Control Valve

Control Valve positioners

A valve positioner is a final control device used to position the valve actuators correctly at the control position.  In applying a force to an actuator, there is no guarantee that the actuator is in the correct position. Positioners are used to feedback position information and ensure that the valve is in the correct position regardless of the opposing forces.

The purpose of the valve positioner is to improve the accuracy of the valve action. The positioner can reduce the effect of many dynamic variations. Positioners are used where rapid control is required without error.

Valve Positioner working:

For pneumatic control, the positioner attempts to put the valve into the correct position. The output of the control device is not related to the input signal, but relies on the positioner to achieve the correct valve position.


The performance of the positioner is dependent on the accuracy of the position feedback and linkage used. For critical control applications, the linkage needs to be more accurate and robust. Control pressures are generally 3 to 15 psi, but positioners can operate up to 100psi which provide a greater force and a stiffer action that is less sensitive to load changes. Although, high supply pressures can affect stroking response time.

The process controller tells the required position to the positioner, and the positioner senses the current position of the actuator and compares with the required setpoint. Then give the control action through the flapper-nozzle amplification system.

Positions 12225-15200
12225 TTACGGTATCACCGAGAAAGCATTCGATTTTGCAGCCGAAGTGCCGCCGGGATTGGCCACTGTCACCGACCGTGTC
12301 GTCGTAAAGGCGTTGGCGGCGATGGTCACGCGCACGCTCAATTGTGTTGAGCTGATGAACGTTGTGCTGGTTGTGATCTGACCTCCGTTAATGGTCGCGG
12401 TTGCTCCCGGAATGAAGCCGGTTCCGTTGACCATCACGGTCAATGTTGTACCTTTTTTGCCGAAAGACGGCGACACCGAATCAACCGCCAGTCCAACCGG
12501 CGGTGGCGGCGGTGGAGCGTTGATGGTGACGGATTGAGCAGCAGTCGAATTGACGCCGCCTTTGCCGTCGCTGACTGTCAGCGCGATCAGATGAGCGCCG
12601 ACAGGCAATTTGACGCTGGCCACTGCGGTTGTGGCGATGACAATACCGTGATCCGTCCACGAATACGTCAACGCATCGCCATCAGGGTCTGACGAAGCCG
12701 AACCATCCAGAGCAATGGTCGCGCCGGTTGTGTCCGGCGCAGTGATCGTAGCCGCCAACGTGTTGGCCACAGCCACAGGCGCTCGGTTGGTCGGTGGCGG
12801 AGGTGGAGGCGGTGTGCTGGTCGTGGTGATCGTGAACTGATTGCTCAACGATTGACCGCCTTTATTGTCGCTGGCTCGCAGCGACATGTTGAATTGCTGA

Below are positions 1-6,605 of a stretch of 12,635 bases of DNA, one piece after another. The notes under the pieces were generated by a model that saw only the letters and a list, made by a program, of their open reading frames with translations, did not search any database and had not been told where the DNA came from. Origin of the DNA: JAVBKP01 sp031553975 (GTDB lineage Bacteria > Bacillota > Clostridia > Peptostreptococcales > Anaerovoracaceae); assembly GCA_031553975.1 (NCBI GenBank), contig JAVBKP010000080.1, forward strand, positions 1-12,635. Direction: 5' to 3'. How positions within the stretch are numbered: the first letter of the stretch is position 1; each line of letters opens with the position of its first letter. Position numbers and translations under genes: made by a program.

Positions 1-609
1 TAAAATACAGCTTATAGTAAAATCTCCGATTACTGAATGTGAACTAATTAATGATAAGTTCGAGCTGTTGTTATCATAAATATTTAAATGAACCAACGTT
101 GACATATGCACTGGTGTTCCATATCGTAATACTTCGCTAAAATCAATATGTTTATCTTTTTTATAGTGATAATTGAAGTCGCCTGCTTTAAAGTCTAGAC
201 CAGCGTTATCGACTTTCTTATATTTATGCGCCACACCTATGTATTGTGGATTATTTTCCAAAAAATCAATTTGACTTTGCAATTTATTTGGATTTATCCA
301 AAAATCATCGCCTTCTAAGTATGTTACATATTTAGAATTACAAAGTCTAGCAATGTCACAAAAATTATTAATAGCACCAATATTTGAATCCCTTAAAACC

The 3-15 PSI signal from the I/P and using it as a command (setpoint) for valve stem position, applying as much or as little pressure to the diaphragm as necessary to achieve the desired stem position. The flapper nozzle is controlled by the 3-15 psi pressure signal, the valve actuator is stable at postion maintained by a spring. For higher control action as per the pneumatic signal flapper-nozzle opens and close, which give a corresponding pneumatic pressure to the diaphragm.

At an applied actuator pressure of 3 PSI, the diaphragm generates just enough force to exactly overcome the actuator spring’s pre-load force, but not enough force to actually move the plug off the seat.

There are different types of valve positioner based on the control methods used:

  • Force balance positioner
  • Motion balance positioner
  • Electro-pneumatic postioner
  • Digital to pneumatic positioner


  • Assist in overcoming friction.
  • Greater actuating pressures available
  • Accurate valve action
  • Feedback provided


Instrumentation Engineer

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